But what the hell! For the big city cinephile at least, Asia is frequently as close as a central city multiplex or art house. Just recently in
Urban Cinefile, Andrew L. Urban identified some 17 national film festivals that breeze through Sydney and Melbourne at least every year. These are complementary to the broad range of international selections at the big, well resourced and all embracing film festivals in Melbourne, Sydney and Brisbane. Among those smaller national events are annual selections of new films from China, India, South Korea, Japan, Israel, Turkey, Palestine, Lebanon, Iran and who knows where else.
There are probably anything up to 300 new films a year on offer from all these sources. The supporting funds stumped up by foreign governments, producers associations, sponsors, embassies and consulates when added to the enthusiasm mustered by the mostly volunteers who do slog work of publicity and at screenings is manifest. (At times the number of volunteers manning information booths outnumbers the patrons.) You could spend your life productively checking them all out.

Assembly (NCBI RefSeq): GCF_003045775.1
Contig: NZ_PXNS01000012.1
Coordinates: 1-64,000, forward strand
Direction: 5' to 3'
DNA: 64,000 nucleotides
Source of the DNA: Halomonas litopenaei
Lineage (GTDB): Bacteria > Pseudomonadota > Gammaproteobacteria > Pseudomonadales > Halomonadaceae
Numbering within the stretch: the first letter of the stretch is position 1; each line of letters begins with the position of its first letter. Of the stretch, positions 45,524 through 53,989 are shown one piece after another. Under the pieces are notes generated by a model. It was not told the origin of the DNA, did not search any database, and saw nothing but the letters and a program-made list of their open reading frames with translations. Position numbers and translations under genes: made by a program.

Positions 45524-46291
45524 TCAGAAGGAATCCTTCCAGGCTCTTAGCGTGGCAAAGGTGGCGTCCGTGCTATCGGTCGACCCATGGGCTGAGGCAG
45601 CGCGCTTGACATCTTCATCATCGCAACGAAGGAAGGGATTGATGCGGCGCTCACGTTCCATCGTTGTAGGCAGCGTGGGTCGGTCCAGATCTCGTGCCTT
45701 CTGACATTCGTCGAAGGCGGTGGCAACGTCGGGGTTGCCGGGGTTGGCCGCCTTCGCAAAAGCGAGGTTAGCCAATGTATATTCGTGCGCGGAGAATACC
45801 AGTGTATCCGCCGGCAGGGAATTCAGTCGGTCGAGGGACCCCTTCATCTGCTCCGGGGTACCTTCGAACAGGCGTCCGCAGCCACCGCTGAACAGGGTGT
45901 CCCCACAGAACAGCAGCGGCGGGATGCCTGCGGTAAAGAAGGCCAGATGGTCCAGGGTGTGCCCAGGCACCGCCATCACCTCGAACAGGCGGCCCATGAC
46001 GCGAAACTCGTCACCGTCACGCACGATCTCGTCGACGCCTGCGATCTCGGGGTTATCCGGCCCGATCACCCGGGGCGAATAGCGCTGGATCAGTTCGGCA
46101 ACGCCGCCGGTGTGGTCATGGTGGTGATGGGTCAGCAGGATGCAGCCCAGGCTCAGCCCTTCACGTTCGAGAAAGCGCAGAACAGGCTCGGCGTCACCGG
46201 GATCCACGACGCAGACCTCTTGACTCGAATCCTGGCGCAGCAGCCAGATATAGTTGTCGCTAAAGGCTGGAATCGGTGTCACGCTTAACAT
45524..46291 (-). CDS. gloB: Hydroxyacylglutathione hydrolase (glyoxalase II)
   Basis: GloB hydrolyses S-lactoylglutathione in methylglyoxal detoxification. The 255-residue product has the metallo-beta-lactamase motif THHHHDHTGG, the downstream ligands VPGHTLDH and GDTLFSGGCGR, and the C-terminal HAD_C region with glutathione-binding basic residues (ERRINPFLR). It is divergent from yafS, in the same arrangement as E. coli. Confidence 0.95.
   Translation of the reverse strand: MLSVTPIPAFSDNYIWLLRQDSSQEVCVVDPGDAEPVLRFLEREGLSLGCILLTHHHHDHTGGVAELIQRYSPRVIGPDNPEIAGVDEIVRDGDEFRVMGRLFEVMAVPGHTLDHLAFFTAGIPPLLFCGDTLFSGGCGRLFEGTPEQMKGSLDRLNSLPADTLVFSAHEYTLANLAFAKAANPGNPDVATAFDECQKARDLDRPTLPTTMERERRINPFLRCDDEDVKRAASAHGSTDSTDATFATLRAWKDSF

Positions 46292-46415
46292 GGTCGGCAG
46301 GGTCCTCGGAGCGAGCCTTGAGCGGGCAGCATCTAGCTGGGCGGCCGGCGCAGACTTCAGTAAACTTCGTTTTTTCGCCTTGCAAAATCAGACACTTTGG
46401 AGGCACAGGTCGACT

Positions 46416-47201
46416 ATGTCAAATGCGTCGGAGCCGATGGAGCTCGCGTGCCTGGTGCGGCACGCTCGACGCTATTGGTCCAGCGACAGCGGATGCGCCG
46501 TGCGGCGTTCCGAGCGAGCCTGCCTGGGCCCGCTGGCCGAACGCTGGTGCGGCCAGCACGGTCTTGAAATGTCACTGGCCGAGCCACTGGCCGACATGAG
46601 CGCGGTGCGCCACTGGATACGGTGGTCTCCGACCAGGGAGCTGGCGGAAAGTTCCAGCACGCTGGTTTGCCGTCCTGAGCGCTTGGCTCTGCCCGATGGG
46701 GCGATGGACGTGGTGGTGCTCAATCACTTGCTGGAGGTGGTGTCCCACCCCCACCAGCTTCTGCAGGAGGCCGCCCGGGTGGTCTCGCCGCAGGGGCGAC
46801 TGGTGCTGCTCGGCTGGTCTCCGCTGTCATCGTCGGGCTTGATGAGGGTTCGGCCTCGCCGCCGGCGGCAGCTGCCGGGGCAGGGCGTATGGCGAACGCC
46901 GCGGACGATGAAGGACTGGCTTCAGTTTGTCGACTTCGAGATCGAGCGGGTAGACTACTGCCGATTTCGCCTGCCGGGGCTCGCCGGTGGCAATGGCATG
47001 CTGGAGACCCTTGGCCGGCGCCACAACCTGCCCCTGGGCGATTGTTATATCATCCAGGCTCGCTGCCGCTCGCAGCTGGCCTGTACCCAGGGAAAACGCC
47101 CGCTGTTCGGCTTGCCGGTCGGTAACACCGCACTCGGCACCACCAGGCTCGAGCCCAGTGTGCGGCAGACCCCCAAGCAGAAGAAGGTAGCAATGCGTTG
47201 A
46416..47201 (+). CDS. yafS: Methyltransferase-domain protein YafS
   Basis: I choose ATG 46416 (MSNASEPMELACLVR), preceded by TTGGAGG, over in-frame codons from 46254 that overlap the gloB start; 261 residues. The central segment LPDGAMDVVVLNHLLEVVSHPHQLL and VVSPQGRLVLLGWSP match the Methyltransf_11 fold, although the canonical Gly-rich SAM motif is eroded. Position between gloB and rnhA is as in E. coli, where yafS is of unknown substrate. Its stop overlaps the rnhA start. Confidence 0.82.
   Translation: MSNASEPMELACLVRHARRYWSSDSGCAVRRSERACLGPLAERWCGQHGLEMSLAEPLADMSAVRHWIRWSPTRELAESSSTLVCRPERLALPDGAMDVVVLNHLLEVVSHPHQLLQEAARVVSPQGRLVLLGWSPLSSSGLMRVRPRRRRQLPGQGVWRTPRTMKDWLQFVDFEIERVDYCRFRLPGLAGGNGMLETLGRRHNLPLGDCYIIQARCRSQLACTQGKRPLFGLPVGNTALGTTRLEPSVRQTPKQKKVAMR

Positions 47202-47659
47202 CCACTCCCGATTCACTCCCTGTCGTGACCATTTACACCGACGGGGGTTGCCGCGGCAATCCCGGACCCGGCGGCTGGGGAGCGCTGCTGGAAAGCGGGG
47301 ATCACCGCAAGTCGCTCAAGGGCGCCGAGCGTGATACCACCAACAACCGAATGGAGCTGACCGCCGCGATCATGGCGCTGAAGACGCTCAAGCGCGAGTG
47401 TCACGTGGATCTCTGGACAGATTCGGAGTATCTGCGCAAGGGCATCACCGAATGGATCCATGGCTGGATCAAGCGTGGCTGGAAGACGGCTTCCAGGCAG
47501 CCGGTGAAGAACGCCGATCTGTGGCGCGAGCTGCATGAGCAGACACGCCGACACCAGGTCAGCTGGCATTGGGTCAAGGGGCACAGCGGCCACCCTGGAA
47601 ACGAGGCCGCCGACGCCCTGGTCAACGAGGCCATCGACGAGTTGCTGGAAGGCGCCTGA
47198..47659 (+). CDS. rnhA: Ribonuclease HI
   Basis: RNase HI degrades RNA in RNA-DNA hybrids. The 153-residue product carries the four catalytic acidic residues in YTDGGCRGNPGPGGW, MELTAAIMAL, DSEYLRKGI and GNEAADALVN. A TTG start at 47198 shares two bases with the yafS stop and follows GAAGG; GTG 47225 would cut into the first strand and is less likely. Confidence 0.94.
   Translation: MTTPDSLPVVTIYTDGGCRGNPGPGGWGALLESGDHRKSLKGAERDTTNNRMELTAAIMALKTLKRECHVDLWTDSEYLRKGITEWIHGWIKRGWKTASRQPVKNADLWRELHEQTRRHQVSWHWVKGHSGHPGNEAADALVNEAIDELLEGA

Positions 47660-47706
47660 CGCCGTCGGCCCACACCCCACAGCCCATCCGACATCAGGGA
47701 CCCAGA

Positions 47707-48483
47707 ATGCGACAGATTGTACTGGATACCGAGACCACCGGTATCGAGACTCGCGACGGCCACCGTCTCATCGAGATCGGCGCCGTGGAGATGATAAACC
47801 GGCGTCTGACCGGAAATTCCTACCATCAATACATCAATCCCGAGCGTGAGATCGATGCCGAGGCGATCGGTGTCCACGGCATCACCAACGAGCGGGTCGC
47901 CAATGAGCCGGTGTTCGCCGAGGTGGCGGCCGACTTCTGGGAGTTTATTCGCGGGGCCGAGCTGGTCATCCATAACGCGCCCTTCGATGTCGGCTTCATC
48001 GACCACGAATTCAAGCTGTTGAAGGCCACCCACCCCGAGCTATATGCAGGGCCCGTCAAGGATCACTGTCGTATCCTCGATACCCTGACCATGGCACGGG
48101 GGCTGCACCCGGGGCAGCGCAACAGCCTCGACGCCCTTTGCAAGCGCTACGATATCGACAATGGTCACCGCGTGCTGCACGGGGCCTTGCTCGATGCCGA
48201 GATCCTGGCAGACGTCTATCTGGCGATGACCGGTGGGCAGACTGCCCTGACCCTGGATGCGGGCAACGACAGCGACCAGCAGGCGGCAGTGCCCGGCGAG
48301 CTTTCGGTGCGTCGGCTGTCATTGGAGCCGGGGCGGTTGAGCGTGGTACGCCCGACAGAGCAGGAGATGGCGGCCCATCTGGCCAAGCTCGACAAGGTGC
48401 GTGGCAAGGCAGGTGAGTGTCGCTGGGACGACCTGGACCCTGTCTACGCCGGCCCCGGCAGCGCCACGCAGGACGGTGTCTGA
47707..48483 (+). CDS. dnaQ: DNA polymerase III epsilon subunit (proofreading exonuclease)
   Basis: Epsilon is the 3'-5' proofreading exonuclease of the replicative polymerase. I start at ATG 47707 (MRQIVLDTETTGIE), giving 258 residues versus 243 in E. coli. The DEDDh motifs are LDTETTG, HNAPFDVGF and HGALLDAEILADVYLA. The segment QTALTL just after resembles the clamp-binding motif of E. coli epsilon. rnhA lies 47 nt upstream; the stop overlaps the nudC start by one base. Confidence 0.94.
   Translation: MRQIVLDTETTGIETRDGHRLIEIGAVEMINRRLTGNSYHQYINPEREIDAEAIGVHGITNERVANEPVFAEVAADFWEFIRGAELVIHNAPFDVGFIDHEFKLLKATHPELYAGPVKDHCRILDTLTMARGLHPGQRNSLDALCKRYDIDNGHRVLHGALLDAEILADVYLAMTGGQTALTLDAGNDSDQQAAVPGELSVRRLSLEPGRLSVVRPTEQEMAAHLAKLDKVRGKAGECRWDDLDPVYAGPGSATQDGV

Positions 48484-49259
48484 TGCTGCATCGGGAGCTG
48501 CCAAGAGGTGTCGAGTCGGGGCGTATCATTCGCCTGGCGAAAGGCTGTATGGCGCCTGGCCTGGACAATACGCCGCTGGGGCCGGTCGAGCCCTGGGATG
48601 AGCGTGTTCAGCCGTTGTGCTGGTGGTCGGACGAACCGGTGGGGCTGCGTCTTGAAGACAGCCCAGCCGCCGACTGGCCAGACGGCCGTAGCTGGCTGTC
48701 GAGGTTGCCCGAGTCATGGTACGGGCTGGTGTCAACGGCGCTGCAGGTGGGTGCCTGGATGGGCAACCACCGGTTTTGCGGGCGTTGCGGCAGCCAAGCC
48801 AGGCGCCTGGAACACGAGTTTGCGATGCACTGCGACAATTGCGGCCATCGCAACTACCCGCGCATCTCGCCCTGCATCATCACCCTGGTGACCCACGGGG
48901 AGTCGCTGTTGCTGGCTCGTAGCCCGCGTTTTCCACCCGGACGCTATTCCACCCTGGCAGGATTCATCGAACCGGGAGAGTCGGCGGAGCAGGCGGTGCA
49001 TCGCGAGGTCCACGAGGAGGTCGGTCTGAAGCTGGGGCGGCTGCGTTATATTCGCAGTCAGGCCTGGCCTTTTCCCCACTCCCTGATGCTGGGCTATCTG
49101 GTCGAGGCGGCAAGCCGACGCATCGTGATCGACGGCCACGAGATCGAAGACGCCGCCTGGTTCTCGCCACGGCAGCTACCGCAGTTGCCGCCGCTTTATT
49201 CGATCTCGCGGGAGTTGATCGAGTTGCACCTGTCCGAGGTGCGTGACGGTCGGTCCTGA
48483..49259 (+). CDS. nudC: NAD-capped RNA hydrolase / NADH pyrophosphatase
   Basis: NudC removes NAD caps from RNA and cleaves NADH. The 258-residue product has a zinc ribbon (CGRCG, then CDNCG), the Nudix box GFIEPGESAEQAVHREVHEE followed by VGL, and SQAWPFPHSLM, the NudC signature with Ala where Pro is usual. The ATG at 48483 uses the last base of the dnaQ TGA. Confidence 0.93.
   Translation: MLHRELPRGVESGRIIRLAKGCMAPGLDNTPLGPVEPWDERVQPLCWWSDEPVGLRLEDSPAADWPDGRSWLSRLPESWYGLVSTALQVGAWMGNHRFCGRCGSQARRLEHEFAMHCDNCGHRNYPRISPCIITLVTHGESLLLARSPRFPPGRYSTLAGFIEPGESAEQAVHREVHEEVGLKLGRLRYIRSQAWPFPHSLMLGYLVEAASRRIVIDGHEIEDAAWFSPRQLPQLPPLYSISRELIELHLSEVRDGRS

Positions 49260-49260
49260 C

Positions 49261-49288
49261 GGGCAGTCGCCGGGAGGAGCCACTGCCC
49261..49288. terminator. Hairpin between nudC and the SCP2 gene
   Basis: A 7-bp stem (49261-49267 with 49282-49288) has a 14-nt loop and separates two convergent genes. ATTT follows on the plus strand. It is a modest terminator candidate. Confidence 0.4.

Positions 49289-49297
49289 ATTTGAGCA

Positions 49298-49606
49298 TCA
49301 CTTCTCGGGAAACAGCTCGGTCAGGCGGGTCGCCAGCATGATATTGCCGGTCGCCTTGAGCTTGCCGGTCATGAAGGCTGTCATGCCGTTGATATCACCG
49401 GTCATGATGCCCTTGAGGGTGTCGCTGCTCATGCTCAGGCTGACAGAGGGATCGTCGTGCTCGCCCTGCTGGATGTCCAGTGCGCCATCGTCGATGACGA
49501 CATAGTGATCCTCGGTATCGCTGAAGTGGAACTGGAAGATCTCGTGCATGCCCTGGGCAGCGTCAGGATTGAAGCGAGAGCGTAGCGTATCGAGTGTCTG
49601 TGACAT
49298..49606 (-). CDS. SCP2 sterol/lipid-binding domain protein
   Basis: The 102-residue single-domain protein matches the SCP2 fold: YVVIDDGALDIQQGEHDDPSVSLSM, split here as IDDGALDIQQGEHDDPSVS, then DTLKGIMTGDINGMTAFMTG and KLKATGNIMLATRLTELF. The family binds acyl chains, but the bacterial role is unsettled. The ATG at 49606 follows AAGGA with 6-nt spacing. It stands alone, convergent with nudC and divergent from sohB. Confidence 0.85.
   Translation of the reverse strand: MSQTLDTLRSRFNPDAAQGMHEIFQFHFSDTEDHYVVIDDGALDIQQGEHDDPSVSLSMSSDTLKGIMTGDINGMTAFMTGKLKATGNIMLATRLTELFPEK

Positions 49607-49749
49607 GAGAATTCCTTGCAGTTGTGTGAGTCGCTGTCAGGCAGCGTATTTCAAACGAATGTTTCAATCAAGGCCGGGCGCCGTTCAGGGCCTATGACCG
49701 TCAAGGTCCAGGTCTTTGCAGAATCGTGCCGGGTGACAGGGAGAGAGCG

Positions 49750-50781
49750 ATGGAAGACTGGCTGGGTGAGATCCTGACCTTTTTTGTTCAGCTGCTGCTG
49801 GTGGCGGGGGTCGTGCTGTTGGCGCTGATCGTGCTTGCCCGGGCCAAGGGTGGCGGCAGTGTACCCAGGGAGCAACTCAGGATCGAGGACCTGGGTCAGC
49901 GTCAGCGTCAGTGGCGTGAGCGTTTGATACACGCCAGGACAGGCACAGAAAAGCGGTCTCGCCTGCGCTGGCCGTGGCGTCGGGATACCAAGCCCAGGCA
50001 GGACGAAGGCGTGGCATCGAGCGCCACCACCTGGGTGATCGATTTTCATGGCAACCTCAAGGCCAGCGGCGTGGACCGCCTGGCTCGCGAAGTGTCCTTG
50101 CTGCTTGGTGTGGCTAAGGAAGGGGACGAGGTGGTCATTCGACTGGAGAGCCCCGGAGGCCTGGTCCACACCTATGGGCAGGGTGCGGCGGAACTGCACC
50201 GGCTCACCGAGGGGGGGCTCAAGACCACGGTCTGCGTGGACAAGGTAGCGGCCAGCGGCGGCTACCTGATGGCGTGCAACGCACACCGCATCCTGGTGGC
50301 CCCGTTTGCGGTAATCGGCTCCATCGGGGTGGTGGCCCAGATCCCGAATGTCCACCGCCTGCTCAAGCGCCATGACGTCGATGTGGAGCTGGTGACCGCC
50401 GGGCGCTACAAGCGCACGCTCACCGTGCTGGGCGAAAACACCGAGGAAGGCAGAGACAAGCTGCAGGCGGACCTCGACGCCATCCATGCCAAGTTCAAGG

"the current crop of Asian film events have their advantages and
But the current crop of Asian film events have their advantages and disadvantages. Even though patrons at the major film festivals benefit by having selections made by hard-marking festival directors who want to bring the best to their audience, they still have a somewhat uneven history when it comes to regional representation. BIFF, the latecomer to this group was established in the early 1990s by Des Power and others with a view to making its selection from East Asia the central part of its program. That faded away, especially when Richard Moore got the BIFF Artistic Director gig a few years ago. He decided to downplay the Asian component.